Earlier this year I was invited to endorse Deeper Still, and opened the pdf thinking ‘I could probably zip through this in time’. Then I read the opening sentence: “How quickly can you skim this introduction to work out whether you want to read this book?”
Ah. So not a book I should dash through, then.
It looked good, though, so I requested a review copy instead, and have just worked through it in my quiet times.
And it is good.
It teaches the practice of biblical meditation, taking the reader on a very practical journey through the what, why and how of making meditating on scripture part of your regular practice.
The author, Linda Allcock, makes this sound both very enriching and very achievable, even if you’re not a 12th-Century monk with no more pressing distractions. She first began to explore the practice, she explains, when she was going through post-natal depression after the birth of her third child. There were plenty of very legitimate demands on her time, but running underneath them all, constantly, was the ‘soundtrack’ in her head: ‘guilty, worthless, useless’ – over and over again.
“The constant noise in our heads can be exhausting,” she says. “For a lot of us, we don’t like what we hear. This is why people in our culture are increasingly turning to secular meditation – they’re desperate to declutter the voices from their heads. And who can blame them?”
As she studied biblical meditation, she noticed one key difference – the soundtrack in our heads revolves, almost exclusively, around ourselves. When studying Psalm 104, however, she realised “a simple but profound truth: the psalmist doesn’t start each thought with me me me, but he, he, he.”
She goes on to look at how we can switch that internal monologue from a self-focussed, destructive echo-chamber to a stream of truth flowing from the word of God to cleanse every part of us. Sounds like it would take a miracle, right? That’s OK though, because as Linda points out, “God is in the business of working miracles.”
She then leads the reader through four stages in storing up the truth in our hearts and memories, then three tools to help us live it out.
The one area where I felt the book could have been clearer is in pointing the reader more to God’s character rather than to what he has done for us. It’s a fine line, and I’m sure Linda has chosen the examples she has because they’re less nebulous – it’s easy to see the difference between what the soundtrack in her head was telling her about herself and what God said about her, based on the work of his Son, but it was still all about her. To use her own example of Psalm 104, after the opening instruction of the psalmist to his soul to “bless the Lord,” humans are only mentioned three times in the first 32 verses. In verse 33 the psalmist next mentions himself, but even then the focus is all on God: “I will sing praise to my God while I have being.” Meditating on God’s glory and goodness is for the purpose of lifting him up, not us.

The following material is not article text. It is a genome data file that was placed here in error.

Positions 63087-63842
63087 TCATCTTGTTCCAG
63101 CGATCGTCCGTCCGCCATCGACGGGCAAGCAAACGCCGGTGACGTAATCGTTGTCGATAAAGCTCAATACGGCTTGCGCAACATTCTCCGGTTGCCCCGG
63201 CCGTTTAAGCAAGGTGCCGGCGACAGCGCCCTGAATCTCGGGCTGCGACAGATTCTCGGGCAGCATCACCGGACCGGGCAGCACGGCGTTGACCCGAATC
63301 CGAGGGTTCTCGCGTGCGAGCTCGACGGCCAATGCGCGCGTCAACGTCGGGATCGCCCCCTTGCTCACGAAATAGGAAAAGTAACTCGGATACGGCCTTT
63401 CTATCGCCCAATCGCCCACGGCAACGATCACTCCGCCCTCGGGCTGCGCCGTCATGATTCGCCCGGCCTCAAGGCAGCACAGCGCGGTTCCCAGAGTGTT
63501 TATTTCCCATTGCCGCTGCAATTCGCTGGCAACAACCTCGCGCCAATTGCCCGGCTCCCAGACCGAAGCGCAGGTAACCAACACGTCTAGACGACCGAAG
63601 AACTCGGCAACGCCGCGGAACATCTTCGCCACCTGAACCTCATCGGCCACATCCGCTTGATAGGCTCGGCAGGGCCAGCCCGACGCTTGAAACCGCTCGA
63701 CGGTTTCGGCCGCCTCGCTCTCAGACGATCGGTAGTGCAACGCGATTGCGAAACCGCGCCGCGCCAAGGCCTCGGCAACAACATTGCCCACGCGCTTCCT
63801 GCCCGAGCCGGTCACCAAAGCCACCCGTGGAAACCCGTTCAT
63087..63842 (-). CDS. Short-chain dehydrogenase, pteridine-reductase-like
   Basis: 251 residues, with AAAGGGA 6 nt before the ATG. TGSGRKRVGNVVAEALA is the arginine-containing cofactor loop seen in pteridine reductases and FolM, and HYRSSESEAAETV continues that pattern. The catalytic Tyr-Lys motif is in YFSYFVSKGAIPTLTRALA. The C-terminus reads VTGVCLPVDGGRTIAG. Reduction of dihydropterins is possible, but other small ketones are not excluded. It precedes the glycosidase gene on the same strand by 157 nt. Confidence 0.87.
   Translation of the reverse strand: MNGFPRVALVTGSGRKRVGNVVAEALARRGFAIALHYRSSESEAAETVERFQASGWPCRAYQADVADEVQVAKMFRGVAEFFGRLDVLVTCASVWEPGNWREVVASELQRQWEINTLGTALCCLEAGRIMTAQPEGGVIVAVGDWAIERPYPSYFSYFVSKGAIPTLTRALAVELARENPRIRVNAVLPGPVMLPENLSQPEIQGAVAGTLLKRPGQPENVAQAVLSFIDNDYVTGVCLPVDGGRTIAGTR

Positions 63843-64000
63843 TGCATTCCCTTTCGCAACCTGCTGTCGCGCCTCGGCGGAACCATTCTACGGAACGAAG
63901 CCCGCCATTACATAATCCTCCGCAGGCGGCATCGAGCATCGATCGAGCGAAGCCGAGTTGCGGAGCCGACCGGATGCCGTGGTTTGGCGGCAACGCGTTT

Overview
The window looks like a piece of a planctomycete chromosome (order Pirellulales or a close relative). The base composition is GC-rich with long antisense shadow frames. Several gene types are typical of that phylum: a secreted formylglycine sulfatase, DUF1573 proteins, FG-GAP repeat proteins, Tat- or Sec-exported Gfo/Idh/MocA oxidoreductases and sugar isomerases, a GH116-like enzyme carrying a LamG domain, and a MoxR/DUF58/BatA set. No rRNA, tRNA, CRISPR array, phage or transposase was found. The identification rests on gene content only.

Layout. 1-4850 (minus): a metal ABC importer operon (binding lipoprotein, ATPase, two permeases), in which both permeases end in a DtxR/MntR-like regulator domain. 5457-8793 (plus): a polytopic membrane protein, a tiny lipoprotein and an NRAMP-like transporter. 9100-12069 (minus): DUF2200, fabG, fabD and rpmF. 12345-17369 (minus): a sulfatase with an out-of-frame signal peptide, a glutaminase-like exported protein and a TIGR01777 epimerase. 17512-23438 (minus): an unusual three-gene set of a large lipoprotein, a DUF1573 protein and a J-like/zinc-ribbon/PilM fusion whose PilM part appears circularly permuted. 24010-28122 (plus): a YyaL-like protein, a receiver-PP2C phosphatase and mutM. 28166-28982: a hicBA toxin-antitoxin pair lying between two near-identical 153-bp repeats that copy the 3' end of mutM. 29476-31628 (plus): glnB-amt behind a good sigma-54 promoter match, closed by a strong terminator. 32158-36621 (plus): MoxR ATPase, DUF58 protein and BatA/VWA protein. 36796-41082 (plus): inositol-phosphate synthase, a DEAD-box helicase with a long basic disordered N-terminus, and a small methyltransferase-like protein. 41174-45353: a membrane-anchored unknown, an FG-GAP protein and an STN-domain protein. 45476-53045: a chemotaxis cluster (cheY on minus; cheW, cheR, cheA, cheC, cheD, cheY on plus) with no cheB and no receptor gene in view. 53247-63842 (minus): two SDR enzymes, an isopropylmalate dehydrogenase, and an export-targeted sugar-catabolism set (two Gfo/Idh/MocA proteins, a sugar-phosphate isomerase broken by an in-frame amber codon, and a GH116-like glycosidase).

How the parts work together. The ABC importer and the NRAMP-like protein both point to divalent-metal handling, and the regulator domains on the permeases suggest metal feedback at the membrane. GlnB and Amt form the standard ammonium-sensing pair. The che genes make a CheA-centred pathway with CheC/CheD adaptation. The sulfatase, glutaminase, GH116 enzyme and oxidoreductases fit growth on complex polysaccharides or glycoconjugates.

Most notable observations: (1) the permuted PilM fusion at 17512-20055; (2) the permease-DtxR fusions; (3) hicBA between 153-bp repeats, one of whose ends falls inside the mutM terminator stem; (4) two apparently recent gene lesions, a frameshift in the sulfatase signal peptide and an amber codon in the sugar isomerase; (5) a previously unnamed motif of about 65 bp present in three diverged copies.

As I say, I’m sure Linda would agree, and I understand that it is hard to convince fallen humans to meditate on God’s glory just because he is worth it – we all want to know ‘what’s in it for me?’
It is good and right to say, “The Lord has done great things for us; we are glad” (Ps 126:3), and “if anyone is in Christ, he is a new creation. The old has passed away; behold, the new has come” (2 Cor 5:17). It is much better to get our messaging about ourselves from the Bible instead of from Netflix, Instagram or the soundtrack in our heads. I’m just noticing a lot lately how self-focussed our faith is. It’s an insidious evil, seeping into our hearts and minds, and it is so much a part of the cultural air we breathe that we have to be extra-vigilant to guard against it. So buy this book, learn its lessons, but beware of approaching it with the desire or expectation that Bible meditation will make you happy, solve your problems, or make you a better person. It’s not about you; it’s all about him.